HOUSTON -- We know about the smartphone apps that help you count calories, but what about apps that claim they can help you detect skin cancer?
There are hundreds (if not thousands) of medical and health apps in the Android Market Place and Apple App Store. Most of them will always say you should consult a real doctor.
A new report from the American Medical Association says that should especially be the case when it comes to skin cancer apps. The apps in questions let you take photos of your skin and send them in to be analyzed.
The report said doctors and researchers looked at four of these apps. Out of 200 images taken, they found that the even the best app missed 30 percent of melanoma cases. The worst app missed 93 percent!
The researchers wouldn’t name the apps they studied, but they said there are two different types: The least accurate apps use an algorithm to automatically analyze photos of your skin for melanoma patterns. The more accurate apps actually took the images, and for a $5 service charge, would send them to a real doctor who would look at your skin from afar.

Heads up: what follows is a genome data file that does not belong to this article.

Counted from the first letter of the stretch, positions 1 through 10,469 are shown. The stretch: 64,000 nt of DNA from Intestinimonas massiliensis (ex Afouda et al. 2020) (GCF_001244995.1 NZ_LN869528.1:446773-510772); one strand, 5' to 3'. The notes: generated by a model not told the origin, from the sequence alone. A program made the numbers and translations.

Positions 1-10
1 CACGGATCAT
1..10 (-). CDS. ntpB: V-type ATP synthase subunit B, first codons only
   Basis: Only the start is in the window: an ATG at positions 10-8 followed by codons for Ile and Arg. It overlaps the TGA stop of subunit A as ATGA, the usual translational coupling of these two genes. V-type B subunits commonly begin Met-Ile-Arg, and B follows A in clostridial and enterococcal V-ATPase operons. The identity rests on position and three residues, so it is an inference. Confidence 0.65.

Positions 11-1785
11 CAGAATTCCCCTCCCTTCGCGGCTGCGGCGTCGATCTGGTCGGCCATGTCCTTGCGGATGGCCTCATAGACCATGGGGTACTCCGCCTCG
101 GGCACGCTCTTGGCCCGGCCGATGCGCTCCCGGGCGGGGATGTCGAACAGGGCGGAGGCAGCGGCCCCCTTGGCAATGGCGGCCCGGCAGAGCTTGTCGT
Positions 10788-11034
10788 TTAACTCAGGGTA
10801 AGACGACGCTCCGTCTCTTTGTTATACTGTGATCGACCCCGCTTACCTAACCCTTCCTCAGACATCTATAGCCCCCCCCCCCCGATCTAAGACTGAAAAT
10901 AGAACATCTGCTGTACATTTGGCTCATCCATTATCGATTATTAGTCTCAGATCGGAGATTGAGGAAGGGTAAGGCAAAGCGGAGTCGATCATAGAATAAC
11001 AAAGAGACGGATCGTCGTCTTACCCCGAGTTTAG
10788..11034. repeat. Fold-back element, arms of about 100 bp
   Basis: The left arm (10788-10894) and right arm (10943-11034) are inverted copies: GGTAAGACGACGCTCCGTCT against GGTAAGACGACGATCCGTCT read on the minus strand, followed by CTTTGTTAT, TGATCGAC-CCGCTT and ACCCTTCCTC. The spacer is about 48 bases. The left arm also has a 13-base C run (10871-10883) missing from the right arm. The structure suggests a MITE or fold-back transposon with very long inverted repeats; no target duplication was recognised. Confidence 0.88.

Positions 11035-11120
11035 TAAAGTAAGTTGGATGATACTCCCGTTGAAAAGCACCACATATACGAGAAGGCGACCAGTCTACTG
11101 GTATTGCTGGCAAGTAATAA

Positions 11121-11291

Either way, in short, the report seemed to suggest people should use caution when using these types of apps. Doctors said beyond concerns about the accuracy of such apps, they are even more concerned about their use delaying a patient’s trip to see a real doctor in person.